We report a 64-year-old female with Cushing’s disease (CD). In April 2010, the patient first had a transsphenoidal surgery of a 15 mm large macrocorticotropinoma. The surgery led to biochemical remission with a presence of a small tumor remnant (Figure 1(a)). The tumor histology was consistent with atypical adenoma (Ki-67 20%, no mitoses, p53 not tested). Two years after the operation, tumor regrowth and biochemical relapse were observed. Urinary free cortisol and ACTH levels were 3,400 nmol/dU (NV < 369 nmol/dU) and 65.3 pmol/l (NV < 16 pmol/L), respectively. MRI confirmed tumor progression in sphenoid and ethmoid sinuses, both cavernous sinuses, with infiltration of the sellar wall, clivus, and chiasmal compression (Figure 1(b)). The patient suffered from headaches, visual field deficit, diplopia, ophthalmoplegia, and decreased visual acuity. The ketoconazole treatment was started. Transsphenoidal tumor reduction was performed, but severe hypercortisolism and ophthalmoplegia persisted. Postoperative MRI confirmed a large tumor remnant with infiltrative growth pattern destructing the bone (Figure 1(c)). The tumor tissue was positive for AE1/AE3, chromogranin, adrenocorticotropic hormone (ACTH), and growth hormone in some cells. Ki-67 was 10–20% and p53 positivity was present in less than 5% of cells (Figure 2). The repair enzyme O6-methylguanine-DNA methyltransferase (MGMT) was not determined. No distant metastases were found. The patient’s general condition worsened with the right-side blepharoptosis, progressive visual impairment, and metabolic disturbances due to severe hypercortisolism.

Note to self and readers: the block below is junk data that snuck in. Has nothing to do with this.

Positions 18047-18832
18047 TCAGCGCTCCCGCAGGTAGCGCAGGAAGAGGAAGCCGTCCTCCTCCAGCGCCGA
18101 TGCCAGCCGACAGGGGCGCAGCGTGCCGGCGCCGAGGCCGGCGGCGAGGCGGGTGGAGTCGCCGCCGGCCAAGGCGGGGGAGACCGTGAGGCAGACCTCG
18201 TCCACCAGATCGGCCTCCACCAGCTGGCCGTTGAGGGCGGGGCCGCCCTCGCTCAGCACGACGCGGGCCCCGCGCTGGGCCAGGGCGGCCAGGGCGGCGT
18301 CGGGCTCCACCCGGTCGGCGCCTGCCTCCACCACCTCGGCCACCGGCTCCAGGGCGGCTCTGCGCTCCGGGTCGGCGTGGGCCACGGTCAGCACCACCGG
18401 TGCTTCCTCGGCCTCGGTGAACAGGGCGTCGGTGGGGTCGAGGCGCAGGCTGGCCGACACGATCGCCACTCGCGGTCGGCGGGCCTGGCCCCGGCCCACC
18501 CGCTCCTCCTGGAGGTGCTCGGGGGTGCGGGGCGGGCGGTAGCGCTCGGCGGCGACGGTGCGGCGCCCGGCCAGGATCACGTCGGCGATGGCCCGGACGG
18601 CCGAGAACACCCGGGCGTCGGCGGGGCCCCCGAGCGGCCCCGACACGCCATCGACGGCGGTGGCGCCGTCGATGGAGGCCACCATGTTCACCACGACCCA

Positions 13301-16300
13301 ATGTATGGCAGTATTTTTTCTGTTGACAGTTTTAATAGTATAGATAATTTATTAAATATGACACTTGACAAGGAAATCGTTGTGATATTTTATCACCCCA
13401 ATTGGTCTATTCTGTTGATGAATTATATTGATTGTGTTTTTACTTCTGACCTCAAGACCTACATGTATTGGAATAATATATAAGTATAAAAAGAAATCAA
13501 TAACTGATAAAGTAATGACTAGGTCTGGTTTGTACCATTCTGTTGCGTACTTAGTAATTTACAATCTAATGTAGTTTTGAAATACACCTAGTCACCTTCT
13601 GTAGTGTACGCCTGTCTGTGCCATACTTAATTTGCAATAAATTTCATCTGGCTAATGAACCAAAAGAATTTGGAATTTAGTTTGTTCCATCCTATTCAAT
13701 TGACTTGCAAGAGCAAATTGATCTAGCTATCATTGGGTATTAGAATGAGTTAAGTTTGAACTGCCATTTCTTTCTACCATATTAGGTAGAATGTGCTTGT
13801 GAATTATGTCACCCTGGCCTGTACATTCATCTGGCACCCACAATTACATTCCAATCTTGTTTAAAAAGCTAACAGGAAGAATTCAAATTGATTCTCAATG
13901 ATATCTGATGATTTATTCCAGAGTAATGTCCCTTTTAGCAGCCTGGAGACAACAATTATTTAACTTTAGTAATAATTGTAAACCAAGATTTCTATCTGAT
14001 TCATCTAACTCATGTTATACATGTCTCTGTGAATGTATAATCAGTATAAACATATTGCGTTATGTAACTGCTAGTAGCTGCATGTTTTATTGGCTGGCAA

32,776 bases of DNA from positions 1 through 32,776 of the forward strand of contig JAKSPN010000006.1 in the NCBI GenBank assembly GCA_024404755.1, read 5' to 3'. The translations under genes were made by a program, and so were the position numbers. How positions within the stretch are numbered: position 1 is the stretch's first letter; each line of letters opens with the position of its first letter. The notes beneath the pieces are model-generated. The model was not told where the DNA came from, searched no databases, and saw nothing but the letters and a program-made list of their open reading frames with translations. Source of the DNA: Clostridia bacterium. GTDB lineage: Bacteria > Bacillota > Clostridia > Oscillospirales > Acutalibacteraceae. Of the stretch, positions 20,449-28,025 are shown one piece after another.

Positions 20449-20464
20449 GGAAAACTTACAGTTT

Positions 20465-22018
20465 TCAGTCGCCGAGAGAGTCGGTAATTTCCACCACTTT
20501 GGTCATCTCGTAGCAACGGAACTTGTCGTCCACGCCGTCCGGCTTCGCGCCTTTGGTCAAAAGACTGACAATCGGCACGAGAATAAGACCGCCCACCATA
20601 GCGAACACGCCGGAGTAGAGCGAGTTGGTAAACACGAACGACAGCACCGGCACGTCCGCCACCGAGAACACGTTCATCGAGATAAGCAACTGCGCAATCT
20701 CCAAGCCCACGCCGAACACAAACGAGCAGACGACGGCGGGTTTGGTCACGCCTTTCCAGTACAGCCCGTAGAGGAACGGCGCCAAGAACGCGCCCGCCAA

Figure 1: Pituitary MRI appearances (T1 postgadolinium weighted sagittal images). (a) After the first transsphenoidal operation for macrocorticotropinoma in 2010 with a small tumor remnant. (b) Three years after the first operation. Pituitary adenoma with destruction of the floor of the sella and invasion into sphenoid sinus and both cavernous sinuses. (c) Three months after the initiation of the concurrent therapy with TMZ and radiotherapy. (d) After the 6 cycles of TMZ. Stable pituitary remnant and biochemical control of the disease.
Figure 2: (a) HE staining of the pituitary macroadenoma tissue confirming atypical pituitary adenoma (magnification 100). (b) Ki-67 positivity in tumor tissue of 10–20% (magnification 400). (c) p53 positivity in less than 5% of cells (magnification 400).

Due to the rapid growth of the tumor remnant and the high value of the proliferation marker Ki-67, we decided not to wait for the effect of radiotherapy, but to immediately proceed with concurrent chemoradiotherapy (daily radiotherapy fractions of 2.0 Gy to a total dosage of TD 54 Gy concurrent with TMZ 75 mg/m2 per day). Radiotherapy was delivered by the linear accelerator and two opposed fields of 6/18 MV. Gross tumor volume (GTV) was 38.5 cm3 and planning target volume (PTV) 137.7 cm3. After two weeks, the patient’s vision improved significantly with the recovery of the blepharoptosis and ophthalmoplegia, but she started to complain of weakness, dizziness, and fatigue. Low levels of morning cortisol (55 nmol/L (NR > 330 nmol/L)) were observed indicating biochemical remission of Cushing’s disease and adrenocortical insufficiency. Ketoconazole was taken off and replacement therapy with hydrocortisone was started. The first follow-up MRI performed after 2 months of chemoradiotherapy showed the reduction of tumor volume of about 70%. We preceded with adjuvant TMZ in the dosage of 150 mg/m2 in the first cycle (from day 1 to 5) and 200 mg/m2 in the following five cycles (from day 1 to 5 every 28 days). The patient was in a significantly better clinical condition, on hydrocortisone replacement therapy and without major complaints or adverse events. The MRI after 3 and 6 months of therapy showed further tumor regression (Figure 1(d)). We decided to stop the treatment after 6 cycles and continued with a close follow- up. The last chemotherapy cycle was administered in January 2015. The patient tolerated the treatment very well, except for the fatigue reported from the beginning. Twenty-two months after the cessation of the TMZ treatment, the patient is still in remission of CD, with a stationary volume of the tumor remnant.

3. Discussion